MANUFACTURING CHAMPS: KEEPING STRONG AND NIMBLE TO STAY AHEAD

NEW YORK — Strong women’s apparel firms expect to get stronger in 1996, forecasting sales and earnings gains of 15 to 20 percent, sparked by acquisitions, expansion abroad and new lines targeted at emerging lifestyles.
Intensifying retail consolidation and price pressures next year will favor apparel vendors offering a deep and timely supply of top brands. And they’re gearing up to seize share from smaller competitors in an increasingly brutal market.
As a result, double-digit growth was forecast by the financial executives of several publicly owned women’s suppliers contacted by WWD. The bullish, while hardly an all-inclusive list, include officials of such diverse companies as The Warnaco Group; St. John Knits; Norton McNaughton, Kellwood Co.; Donnkenny Inc. and The Sirena Apparel Group.
Recent financial reports have not been without setbacks for some of these firms, and not all of them are giants. Still, they are typical of companies that are betting on deep branded assortments — covering various categories — or a strong niche position, close ties to retailers via electronic data interchange plus economies of scale to drive growth despite a climate that will put a number of weaker companies out of business.
Growth for some will be generated internally, while others such as Kellwood and Sirena will be scouting acquisitions.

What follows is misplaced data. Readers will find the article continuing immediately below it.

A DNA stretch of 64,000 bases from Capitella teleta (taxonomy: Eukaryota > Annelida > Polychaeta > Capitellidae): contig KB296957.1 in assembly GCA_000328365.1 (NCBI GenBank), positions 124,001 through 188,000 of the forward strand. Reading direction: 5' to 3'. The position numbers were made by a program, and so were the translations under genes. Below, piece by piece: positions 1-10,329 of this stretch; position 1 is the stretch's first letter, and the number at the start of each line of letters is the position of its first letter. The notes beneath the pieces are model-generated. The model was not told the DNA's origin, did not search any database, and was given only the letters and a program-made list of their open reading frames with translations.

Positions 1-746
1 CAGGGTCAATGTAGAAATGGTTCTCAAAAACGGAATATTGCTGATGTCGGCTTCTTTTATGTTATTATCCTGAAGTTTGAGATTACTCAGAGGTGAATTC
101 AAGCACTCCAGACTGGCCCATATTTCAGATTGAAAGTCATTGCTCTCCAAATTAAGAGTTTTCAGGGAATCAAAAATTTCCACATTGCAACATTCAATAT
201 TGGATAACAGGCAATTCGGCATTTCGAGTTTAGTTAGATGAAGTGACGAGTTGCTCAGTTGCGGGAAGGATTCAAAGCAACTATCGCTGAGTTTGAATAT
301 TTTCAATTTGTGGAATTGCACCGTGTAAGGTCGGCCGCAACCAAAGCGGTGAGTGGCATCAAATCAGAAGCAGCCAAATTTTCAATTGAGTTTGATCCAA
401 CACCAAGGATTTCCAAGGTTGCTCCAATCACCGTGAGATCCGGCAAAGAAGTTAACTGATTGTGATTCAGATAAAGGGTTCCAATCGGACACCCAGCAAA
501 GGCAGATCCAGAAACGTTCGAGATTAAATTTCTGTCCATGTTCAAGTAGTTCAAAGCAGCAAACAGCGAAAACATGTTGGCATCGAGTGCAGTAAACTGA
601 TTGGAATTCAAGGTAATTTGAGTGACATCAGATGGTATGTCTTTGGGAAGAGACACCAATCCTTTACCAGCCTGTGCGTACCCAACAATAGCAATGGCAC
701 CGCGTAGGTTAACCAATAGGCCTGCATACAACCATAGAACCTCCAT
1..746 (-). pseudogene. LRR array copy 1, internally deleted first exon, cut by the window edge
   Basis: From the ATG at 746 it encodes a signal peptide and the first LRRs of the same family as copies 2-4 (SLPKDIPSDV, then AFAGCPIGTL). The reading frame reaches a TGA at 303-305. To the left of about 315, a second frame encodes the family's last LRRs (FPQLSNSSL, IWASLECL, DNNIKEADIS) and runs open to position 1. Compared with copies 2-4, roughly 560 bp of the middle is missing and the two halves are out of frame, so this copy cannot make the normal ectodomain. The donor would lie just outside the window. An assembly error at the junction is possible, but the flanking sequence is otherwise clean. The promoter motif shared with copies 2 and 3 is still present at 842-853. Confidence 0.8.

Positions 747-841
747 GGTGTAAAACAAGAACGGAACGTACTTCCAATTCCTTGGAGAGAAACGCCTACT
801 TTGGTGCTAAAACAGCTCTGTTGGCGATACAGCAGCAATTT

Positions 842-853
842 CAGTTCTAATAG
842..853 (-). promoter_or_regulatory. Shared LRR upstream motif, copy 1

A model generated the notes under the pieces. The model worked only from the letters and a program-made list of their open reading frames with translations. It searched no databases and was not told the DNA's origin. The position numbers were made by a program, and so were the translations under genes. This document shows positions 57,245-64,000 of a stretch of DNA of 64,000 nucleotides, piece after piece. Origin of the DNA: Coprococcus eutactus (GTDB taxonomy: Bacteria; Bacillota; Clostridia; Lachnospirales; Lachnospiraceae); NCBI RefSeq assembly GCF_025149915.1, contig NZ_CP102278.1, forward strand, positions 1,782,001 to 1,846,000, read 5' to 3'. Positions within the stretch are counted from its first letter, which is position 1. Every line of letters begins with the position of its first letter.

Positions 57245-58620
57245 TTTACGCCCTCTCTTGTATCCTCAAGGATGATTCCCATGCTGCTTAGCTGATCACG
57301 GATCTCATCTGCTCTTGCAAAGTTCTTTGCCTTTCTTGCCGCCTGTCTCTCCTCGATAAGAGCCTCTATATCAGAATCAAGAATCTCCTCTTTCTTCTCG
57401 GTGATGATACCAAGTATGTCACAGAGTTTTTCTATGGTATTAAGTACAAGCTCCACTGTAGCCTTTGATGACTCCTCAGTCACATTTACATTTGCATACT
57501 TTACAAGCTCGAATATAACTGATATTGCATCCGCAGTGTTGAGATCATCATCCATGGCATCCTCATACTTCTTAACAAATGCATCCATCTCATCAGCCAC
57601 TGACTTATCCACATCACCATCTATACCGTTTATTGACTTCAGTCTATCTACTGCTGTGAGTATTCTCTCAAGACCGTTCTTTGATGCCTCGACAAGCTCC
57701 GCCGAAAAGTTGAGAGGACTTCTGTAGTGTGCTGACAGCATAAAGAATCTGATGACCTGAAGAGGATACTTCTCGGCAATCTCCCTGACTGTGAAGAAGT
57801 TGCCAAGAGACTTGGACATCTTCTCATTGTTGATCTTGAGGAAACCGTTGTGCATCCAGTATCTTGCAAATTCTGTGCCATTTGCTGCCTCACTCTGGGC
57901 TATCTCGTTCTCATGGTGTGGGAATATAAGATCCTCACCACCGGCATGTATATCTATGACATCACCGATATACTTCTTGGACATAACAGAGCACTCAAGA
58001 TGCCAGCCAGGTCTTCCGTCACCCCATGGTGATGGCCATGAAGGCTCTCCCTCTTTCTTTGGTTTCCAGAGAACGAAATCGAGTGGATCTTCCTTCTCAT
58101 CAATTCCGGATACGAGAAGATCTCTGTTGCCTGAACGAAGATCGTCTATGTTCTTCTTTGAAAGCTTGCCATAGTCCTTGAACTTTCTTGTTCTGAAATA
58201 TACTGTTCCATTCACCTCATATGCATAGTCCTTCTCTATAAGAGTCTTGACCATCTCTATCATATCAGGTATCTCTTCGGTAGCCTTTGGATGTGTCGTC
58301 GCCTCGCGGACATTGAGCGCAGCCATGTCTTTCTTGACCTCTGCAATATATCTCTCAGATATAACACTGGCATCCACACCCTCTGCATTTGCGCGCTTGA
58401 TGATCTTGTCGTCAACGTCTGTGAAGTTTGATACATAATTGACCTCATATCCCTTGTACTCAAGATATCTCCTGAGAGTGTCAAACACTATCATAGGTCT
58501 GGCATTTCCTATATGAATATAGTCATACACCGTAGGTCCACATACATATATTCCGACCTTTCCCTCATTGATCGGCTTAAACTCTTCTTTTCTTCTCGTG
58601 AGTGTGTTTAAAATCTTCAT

“We will make some acquisitions in our pursuit of double-digit sales growth in 1996,” revealed Roger D. Joseph, vice president and treasurer of Kellwood, which is based in Chesterfield, Mo.
Likely candidates to be snapped up by the mostly moderate-price women’s sportswear resource include makers of outerwear and branded lingerie, as well as manufacturers of better-price apparel.
“We’re largely in women’s sportswear, and we want to expand into related apparel and accessories, but this doesn’t mean we won’t acquire a women’s sportswear company,” he noted.
Kellwood expects to reap 6 to 8 percent of its growth next year from internal increases and the balance from acquisitions. Kellwood’s first-half sales for its fiscal year ending April 30, 1996, are up 13 percent, Joseph noted, projecting net income growth of 15 to 20 percent for the year. Since 1990, Joseph said, the apparel industry has had compounded sales growth of 4.4 percent, while Kellwood has expanded at a 12 percent clip, 9 percent from internal operations.